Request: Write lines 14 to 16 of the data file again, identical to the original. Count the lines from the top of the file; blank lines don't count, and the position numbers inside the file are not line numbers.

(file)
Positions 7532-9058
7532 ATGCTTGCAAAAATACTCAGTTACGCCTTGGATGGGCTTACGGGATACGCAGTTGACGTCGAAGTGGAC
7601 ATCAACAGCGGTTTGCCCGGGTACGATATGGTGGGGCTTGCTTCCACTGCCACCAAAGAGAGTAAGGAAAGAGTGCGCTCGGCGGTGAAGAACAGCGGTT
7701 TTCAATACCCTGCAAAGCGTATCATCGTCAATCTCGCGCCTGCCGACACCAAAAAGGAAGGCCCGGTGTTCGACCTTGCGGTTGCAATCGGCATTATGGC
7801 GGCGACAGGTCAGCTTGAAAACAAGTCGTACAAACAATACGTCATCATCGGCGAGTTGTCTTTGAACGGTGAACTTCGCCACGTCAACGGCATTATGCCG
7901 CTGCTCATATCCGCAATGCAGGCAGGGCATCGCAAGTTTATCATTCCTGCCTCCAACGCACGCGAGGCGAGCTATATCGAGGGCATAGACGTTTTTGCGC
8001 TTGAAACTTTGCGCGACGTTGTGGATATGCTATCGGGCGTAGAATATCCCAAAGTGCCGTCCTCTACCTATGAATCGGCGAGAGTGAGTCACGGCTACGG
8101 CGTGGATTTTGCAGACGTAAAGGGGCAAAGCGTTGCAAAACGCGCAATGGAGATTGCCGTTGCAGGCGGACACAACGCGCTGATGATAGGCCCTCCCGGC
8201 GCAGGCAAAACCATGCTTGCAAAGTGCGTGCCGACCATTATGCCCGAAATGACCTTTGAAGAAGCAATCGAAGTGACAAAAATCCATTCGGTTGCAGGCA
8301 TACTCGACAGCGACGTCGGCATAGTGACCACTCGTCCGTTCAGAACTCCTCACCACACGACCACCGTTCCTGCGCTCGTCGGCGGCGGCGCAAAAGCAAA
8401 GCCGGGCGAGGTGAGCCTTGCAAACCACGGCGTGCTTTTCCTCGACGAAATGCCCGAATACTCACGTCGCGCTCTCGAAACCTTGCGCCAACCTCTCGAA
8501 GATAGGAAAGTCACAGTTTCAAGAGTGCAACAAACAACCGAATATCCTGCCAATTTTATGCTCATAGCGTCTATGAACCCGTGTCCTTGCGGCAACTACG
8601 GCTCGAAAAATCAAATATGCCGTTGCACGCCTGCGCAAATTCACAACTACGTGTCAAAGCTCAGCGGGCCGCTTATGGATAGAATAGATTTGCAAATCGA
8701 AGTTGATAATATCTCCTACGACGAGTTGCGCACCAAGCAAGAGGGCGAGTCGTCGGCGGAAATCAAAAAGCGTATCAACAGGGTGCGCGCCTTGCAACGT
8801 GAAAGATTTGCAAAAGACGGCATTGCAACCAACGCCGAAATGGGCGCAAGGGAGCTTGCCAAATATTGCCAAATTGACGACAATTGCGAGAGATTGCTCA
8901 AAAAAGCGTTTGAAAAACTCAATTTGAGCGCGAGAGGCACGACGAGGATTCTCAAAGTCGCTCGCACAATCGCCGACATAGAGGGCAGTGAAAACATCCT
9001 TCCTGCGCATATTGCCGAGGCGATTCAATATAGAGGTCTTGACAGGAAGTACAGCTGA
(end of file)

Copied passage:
8701 AGTTGATAATATCTCCTACGACGAGTTGCGCACCAAGCAAGAGGGCGAGTCGTCGGCGGAAATCAAAAAGCGTATCAACAGGGTGCGCGCCTTGCAACGT
8801 GAAAGATTTGCAAAAGACGGCATTGCAACCAACGCCGAAATGGGCGCAAGGGAGCTTGCCAAATATTGCCAAATTGACGACAATTGCGAGAGATTGCTCA
8901 AAAAAGCGTTTGAAAAACTCAATTTGAGCGCGAGAGGCACGACGAGGATTCTCAAAGTCGCTCGCACAATCGCCGACATAGAGGGCAGTGAAAACATCCT